CAMBRIDGE, United Kingdom — Youngsters who try to keep up with richer friends are more likely to have worse mental health than those who feel economically equal, a new study reveals.
Researchers from the University of Cambridge say feeling poorer can lead to lower self-esteem, anxiety, and behavior problems such as anger issues or hyperactivity. Those who felt equal in wealth had much higher self-esteem and behaved better socially, with those who felt poorer or richer than their friends being more likely to bully others.
Researchers link their findings to a difficulty to feel a sense of belonging when feeling economically inadequate.
“Adolescence is an age of transitions, when we use social comparisons to make self-judgments and develop our sense of self,” says study lead author Blanca Piera Pi-Sunyer, a Cambridge Gates Scholar and PhD candidate in the university’s Department of Psychology, in a media release.
“A sense of our economic position not just in wider society, but in our immediate environment, might be problematic for our sense of belonging,” Piera Pi-Sunyer adds. “Belonging is particularly important for well-being and psychosocial functioning during adolescence.”
“It may be that feeling different in any way at a time when belonging is important increases the risk of interpersonal difficulties such as bullying,” the researcher continues. “Our research suggests that wealth comparisons with those around us might contribute to a sense of social and personal self-worth when we are young.”
It is very common for young people to compare themselves with their friends in many ways. Along with financial insecurities, adolescence can be a constant stream of anxiety over popularity, attractiveness, and many other things.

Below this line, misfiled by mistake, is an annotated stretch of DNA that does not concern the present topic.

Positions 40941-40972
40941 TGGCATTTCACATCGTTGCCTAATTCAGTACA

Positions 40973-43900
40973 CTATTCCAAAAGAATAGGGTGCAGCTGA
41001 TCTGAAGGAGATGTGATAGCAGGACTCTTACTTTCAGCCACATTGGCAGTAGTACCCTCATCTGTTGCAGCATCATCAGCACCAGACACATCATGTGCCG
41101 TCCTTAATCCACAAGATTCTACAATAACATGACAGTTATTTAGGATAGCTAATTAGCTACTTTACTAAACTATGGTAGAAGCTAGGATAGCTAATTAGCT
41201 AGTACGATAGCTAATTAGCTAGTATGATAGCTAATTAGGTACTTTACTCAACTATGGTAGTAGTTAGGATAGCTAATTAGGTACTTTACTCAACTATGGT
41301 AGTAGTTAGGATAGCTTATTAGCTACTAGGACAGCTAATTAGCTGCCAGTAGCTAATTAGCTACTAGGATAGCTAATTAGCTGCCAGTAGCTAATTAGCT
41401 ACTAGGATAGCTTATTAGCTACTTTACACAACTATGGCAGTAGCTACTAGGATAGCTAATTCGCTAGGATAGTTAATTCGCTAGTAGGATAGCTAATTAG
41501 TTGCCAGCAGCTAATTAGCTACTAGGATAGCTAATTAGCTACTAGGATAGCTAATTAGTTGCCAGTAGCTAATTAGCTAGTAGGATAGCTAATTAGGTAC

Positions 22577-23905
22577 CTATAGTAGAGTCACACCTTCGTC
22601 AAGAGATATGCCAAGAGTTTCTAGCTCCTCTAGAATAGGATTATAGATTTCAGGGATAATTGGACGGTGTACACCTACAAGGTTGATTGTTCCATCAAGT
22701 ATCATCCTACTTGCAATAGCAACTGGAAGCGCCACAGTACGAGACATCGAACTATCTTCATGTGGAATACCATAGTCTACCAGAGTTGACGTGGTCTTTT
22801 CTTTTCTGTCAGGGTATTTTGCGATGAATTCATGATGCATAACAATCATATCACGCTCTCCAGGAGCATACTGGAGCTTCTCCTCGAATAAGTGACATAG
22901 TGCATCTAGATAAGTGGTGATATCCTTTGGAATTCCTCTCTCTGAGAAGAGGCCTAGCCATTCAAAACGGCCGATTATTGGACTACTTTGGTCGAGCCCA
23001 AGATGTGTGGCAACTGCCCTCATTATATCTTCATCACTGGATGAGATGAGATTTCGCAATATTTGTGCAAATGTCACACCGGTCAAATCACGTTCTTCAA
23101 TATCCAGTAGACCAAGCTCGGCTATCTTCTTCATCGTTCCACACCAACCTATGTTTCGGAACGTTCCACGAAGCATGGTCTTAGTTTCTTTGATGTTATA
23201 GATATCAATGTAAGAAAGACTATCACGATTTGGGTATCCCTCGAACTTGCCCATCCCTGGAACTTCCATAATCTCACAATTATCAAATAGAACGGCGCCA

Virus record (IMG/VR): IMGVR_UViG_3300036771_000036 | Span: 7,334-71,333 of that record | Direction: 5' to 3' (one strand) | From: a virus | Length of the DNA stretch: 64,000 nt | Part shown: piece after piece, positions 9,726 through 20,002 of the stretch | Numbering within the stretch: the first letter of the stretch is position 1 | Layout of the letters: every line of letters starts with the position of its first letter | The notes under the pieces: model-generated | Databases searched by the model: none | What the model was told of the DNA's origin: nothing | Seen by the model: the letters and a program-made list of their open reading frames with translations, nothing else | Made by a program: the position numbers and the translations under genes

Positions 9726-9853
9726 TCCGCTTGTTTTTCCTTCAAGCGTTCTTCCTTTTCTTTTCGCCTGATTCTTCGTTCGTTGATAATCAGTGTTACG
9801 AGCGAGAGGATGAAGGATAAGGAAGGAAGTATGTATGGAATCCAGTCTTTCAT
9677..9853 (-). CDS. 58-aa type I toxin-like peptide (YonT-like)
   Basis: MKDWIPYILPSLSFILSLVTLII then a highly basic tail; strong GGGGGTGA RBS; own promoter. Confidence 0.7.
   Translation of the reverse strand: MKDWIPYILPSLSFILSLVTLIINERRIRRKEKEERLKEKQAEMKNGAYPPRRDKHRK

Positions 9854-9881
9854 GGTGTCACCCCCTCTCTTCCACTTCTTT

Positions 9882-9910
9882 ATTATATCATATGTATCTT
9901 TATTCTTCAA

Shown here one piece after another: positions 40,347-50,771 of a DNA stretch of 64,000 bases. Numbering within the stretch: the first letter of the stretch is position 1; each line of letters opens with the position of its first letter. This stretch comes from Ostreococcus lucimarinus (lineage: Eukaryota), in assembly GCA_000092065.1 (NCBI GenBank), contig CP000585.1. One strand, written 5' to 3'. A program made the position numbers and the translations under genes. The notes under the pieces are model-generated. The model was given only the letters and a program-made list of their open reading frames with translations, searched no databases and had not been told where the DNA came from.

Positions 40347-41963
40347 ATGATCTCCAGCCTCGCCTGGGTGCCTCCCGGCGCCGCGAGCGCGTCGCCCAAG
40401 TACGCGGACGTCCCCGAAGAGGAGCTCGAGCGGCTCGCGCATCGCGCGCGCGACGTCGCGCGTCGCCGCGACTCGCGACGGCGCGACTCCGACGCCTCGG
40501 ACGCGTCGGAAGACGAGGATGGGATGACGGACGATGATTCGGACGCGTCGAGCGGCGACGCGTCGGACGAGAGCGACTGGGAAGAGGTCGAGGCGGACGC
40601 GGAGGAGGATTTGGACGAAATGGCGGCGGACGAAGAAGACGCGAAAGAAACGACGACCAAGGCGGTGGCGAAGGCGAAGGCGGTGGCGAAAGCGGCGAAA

Disadvantaged children more likely to be bullied
The researchers analyzed perceived economic inequality within friendship groups of 12,995 11-year-olds in the United Kingdom. They surveyed children who were born between 2000 and 2002 and gathered data on their family income.
The self-esteem of those who thought they were poorer than their friends was six to eight percent lower than those who felt equal. They also scored 11 percent lower in well-being than those who saw themselves as economically equal to their friends.
The children who felt poor in their friendship groups were 17 percent more likely to report being bullied compared to those who felt they were in the same financial position as their friends. On the flip side, those who felt richer or poorer than friends were three to five percent more likely to bully others.
By the time the participants reached the age of 14, the levels of bullying dropped off, but those who felt poorer were still eight percent more likely to be a victim of bullying than those who felt economically similar to their friends.
Overall, the majority of children felt they were as wealthy as their friends, but four percent felt they were poorer, while eight percent felt they were richer. Of all the 11-year-olds in the study, 16 percent said they didn’t know how they compared to their friends.
“Many studies suggest that, objectively, young people from disadvantaged backgrounds have more mental health difficulties. Our findings show that the subjective experience of disadvantage is also relevant,” says Piera Pi-Sunyer.
“You do not have to be rich or poor to feel richer or poorer than your friends, and we can see this affects the mental health of young adolescents.”
The study is published in the Journal of Child Psychology and Psychiatry.
South West News Service writer Alice Clifford contributed to this report.